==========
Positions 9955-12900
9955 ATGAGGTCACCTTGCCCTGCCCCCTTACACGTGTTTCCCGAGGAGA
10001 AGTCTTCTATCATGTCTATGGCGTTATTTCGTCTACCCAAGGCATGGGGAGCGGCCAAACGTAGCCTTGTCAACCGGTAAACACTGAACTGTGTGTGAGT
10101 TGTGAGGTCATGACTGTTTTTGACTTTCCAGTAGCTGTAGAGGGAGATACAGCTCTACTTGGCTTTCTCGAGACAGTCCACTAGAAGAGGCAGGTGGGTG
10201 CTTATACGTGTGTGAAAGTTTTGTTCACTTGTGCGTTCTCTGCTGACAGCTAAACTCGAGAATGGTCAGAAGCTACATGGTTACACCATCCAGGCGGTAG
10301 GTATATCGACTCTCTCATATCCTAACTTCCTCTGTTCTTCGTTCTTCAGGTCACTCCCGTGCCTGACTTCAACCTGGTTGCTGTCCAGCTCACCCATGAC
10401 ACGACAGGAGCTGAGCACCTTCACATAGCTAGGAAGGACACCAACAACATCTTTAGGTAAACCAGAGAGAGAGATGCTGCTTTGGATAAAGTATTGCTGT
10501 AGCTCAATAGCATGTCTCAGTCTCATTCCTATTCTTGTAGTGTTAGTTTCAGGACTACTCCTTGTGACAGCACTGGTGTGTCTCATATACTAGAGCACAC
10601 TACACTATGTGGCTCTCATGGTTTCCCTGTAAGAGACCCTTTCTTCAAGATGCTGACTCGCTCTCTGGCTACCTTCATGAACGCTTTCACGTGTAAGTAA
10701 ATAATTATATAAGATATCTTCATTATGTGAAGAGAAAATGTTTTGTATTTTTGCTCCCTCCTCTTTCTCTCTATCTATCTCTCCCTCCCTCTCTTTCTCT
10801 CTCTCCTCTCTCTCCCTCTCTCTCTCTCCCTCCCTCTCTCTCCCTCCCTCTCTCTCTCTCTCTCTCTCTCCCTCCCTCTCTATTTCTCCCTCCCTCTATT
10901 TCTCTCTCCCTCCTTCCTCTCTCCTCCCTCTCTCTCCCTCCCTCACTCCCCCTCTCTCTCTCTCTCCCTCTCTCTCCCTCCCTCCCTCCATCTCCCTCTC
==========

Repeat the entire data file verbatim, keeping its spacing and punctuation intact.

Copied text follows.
Positions 9955-12900
9955 ATGAGGTCACCTTGCCCTGCCCCCTTACACGTGTTTCCCGAGGAGA
10001 AGTCTTCTATCATGTCTATGGCGTTATTTCGTCTACCCAAGGCATGGGGAGCGGCCAAACGTAGCCTTGTCAACCGGTAAACACTGAACTGTGTGTGAGT
10101 TGTGAGGTCATGACTGTTTTTGACTTTCCAGTAGCTGTAGAGGGAGATACAGCTCTACTTGGCTTTCTCGAGACAGTCCACTAGAAGAGGCAGGTGGGTG
10201 CTTATACGTGTGTGAAAGTTTTGTTCACTTGTGCGTTCTCTGCTGACAGCTAAACTCGAGAATGGTCAGAAGCTACATGGTTACACCATCCAGGCGGTAG
10301 GTATATCGACTCTCTCATATCCTAACTTCCTCTGTTCTTCGTTCTTCAGGTCACTCCCGTGCCTGACTTCAACCTGGTTGCTGTCCAGCTCACCCATGAC
10401 ACGACAGGAGCTGAGCACCTTCACATAGCTAGGAAGGACACCAACAACATCTTTAGGTAAACCAGAGAGAGAGATGCTGCTTTGGATAAAGTATTGCTGT
10501 AGCTCAATAGCATGTCTCAGTCTCATTCCTATTCTTGTAGTGTTAGTTTCAGGACTACTCCTTGTGACAGCACTGGTGTGTCTCATATACTAGAGCACAC
10601 TACACTATGTGGCTCTCATGGTTTCCCTGTAAGAGACCCTTTCTTCAAGATGCTGACTCGCTCTCTGGCTACCTTCATGAACGCTTTCACGTGTAAGTAA
10701 ATAATTATATAAGATATCTTCATTATGTGAAGAGAAAATGTTTTGTATTTTTGCTCCCTCCTCTTTCTCTCTATCTATCTCTCCCTCCCTCTCTTTCTCT
10801 CTCTCCTCTCTCTCCCTCTCTCTCTCTCCCTCCCTCTCTCTCCCTCCCTCTCTCTCTCTCTCTCTCTCTCCCTCCCTCTCTATTTCTCCCTCCCTCTATT
10901 TCTCTCTCCCTCCTTCCTCTCTCCTCCCTCTCTCTCCCTCCCTCACTCCCCCTCTCTCTCTCTCTCCCTCTCTCTCCCTCCCTCCCTCCATCTCCCTCTC